[ 130 Pa. Commw. Page 26]

Stanley Demko swore that he was "the President of Pa. Central Realty Investment, Inc." The two entities involved in the use of the premises seem to be intertwined. Under the circumstances presented here and considering the fact that the relief granted was preliminary and not permanent in nature, we do not agree that the joinder of the tenant, Vitant, Inc., was necessary to the grant of equitable relief against the permittee, Pa. Realty. If Vitant, Inc. is truly a separate entity from Pa. Realty it maintains legal rights against that corporation. We refuse to allow Pa. Realty to frustrate the enforcement of the provisions of the Township's Ordinance where the rights of the tenant are not clearly prejudiced.

We conclude that the trial court did have apparently reasonable grounds to enter the preliminary injunction. However, we find it necessary to modify the final decree to provide that Pa. Realty is enjoined and prohibited from using and occupying the premises at 2 South Middlesex Road, Middlesex Township, for any purpose other than the sale and repair of video equipment and the rental of video tapes. The decree as so modified is affirmed.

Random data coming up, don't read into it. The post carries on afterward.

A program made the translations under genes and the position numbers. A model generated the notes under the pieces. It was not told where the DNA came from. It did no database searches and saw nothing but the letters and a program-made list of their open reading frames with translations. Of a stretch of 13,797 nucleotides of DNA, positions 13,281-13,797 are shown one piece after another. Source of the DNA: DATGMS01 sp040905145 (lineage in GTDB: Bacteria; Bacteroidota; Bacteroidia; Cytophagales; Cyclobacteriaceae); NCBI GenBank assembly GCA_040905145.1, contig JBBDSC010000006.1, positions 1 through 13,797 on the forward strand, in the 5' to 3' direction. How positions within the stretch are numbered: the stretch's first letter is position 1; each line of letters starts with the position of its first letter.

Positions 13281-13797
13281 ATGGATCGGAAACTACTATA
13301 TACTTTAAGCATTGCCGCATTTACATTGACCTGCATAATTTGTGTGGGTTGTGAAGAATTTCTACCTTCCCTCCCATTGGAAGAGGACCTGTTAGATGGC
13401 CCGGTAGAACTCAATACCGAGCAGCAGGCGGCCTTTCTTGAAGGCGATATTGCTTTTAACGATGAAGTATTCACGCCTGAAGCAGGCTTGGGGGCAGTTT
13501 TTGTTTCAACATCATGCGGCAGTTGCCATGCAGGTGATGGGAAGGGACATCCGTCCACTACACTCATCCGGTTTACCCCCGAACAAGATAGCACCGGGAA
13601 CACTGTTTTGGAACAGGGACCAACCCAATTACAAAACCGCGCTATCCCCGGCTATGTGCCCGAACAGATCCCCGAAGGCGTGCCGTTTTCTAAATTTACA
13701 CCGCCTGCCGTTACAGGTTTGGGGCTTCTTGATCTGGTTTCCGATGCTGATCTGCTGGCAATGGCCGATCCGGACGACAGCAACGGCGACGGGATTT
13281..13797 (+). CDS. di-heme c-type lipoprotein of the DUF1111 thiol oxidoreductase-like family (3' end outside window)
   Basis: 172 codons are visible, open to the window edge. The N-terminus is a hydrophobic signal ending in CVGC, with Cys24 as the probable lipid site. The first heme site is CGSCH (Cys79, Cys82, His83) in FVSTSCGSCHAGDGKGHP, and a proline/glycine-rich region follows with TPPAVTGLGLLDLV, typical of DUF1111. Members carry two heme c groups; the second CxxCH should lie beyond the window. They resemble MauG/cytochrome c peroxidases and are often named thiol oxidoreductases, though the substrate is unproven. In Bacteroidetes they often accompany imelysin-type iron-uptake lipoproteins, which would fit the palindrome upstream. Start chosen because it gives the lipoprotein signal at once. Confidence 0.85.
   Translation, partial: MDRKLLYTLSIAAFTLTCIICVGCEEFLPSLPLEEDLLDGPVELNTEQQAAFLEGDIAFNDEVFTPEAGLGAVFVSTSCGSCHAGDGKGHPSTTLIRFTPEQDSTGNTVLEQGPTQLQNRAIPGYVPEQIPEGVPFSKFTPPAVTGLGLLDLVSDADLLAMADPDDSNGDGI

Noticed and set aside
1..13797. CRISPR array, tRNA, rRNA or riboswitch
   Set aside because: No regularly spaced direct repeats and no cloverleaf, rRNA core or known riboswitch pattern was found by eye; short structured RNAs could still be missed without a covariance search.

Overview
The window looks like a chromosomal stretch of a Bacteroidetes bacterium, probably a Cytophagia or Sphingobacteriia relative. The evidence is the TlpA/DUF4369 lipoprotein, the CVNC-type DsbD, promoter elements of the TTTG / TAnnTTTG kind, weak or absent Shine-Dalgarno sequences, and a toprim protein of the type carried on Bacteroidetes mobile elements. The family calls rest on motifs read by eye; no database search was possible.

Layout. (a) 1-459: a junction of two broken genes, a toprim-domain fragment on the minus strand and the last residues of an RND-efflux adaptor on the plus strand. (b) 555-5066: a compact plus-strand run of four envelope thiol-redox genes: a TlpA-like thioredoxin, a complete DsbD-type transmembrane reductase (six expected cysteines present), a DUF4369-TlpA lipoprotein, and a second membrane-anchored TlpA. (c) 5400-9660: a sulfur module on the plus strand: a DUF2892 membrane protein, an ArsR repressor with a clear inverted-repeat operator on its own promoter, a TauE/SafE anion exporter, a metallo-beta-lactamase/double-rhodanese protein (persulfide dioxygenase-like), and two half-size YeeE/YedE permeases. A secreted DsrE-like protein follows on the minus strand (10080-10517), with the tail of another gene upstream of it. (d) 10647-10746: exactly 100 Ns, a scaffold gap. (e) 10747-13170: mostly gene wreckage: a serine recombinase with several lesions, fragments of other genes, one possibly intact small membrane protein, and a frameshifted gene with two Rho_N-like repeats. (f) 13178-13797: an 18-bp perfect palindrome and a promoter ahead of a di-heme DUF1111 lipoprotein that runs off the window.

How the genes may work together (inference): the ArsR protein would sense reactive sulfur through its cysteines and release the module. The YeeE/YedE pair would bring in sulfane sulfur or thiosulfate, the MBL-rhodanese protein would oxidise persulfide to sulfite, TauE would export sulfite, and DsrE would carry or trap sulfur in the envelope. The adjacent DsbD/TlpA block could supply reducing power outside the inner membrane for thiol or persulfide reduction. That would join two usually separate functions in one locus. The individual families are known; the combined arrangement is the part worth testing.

Order

AND NOW, this 29th day of November, 1989, the appeal of the order of the Court of Common Pleas of Cumberland County dated December 12, 1988 and docketed at No. 25 C.D. 1989 is quashed. The order of the trial court dated December 8, 1988 and docketed at No. 24 C.D. 1989 is modified so as to provide that Pa. Realty is enjoined and prohibited from using and occupying the premises at 2 South Middlesex Road, Middlesex Township, for any purpose other than the sale and repair of video equipment and the rental of video tapes. As so modified, it is affirmed.

McGINLEY, Judge, dissenting.

I respectfully dissent. The majority holds that the tenant of the premises, Vitant, Inc., was not an indispensable party to the trial court's proceedings because Pa. Realty and

[ 130 Pa. Commw. Page 27]

Vitant, Inc. "seem to be intertwined." Majority opinion at 7. However, a review of the December 8, 1988, decision of the trial court reveals that no finding of fact was made as to whether Vitant, Inc. and Pa. Realty are so intertwined as to relieve the township from the duty to join Vitant, Inc. as an indispensable party in accordance with our decision in Schuylkill Township v. Overstreet, 71 Pa. Commonwealth Ct. 348, 454 A.2d 695 (1983).

Clearly, Vitant, Inc. is forced out of business by the preliminary injunction issued against Pa. Realty. In view of our decision in Schuylkill, I would reverse and remand for a determination by the trial court of the relationship between Pa. Realty and Vitant, Inc. and whether, as a matter of law, Vitant, Inc. is an indispensable party to the proceedings.